invisible illness

‘I wondered why my doctor had such a grave tone when she gave me the diagnosis. This sounded like no big deal at all. There was finally a name for this mysterious illness! Boy was I wrong.’

“When I was riding the subway, I started to feel a little dizzy. I physically could not move. When the doors finally slid open, I spilled onto the platform packed with hundreds of commuters. My breathing and vision slowly returned. I finally realized this was serious. It had to be my priority.”

‘At 12 years old, symptoms began to manifest. I had joint pain in my knees and mouth sores on my gums. Food gave me belly aches. Aside from winter colds, I never was sick.’

“My parents were concerned. I had lost weight and they could see changes in me. I was 13 now, in the hospital to stabilize my 80-pound body. My parents were frustrated I followed ‘the rules.’ ‘If I thought the day of my diagnosis was life-shattering, this day would change the whole trajectory of how I lived my life.”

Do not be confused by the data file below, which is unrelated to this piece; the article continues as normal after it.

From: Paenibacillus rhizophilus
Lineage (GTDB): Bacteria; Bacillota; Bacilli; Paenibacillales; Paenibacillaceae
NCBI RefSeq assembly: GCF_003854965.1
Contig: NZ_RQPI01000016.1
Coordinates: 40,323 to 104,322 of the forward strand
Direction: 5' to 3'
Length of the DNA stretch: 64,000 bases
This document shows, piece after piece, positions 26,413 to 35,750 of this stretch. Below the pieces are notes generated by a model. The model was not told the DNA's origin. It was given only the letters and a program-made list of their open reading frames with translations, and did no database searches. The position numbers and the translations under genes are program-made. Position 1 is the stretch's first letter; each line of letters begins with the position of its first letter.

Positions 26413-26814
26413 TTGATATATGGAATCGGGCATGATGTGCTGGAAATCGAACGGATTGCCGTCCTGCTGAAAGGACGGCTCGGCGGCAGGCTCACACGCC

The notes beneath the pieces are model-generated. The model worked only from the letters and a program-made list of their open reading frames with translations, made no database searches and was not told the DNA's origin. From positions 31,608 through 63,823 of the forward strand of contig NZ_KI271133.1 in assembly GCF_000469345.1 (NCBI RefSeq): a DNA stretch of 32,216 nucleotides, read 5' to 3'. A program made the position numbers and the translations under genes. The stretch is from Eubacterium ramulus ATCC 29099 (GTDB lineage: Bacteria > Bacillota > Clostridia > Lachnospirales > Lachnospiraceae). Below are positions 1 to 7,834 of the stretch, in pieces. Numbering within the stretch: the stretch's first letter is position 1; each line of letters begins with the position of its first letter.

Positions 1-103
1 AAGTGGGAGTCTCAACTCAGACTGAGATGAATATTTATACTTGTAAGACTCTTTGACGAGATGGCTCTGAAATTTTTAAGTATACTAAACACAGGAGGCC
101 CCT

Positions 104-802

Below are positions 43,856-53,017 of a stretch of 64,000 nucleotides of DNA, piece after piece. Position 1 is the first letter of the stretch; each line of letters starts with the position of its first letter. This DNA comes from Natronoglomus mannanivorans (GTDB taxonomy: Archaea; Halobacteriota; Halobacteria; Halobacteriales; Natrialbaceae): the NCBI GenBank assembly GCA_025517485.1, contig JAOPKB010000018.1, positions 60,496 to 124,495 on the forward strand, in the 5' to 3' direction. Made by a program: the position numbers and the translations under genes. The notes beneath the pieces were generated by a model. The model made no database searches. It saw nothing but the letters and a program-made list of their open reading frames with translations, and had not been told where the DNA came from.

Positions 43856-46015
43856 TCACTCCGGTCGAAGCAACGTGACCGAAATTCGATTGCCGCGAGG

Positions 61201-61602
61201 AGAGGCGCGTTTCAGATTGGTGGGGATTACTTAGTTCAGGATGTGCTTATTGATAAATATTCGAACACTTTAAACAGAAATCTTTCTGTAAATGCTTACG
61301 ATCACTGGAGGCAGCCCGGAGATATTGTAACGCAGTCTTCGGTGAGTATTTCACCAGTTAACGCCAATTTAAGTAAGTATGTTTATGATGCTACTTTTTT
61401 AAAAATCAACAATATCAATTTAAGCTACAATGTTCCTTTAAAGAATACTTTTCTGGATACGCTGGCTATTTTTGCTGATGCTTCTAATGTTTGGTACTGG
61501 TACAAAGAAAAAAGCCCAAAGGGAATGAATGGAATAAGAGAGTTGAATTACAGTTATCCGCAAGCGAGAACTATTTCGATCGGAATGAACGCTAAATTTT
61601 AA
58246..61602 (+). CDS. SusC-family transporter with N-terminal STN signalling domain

‘When I was 19 I woke up screaming in pain, as if I was in labor. A million knives were stabbing my stomach. I tried to get to the bathroom, but I couldn’t stand. It became a regular occurrence.’

“I was told it was ‘just the pill’ or ‘just a bad period’ and it was ‘nothing to worry about.’ One doctor told me it was ‘just arthritis’ in my back from being a dancer. I’d never have another boyfriend because one guy had already gotten angry at me for bleeding on his bed sheets.”

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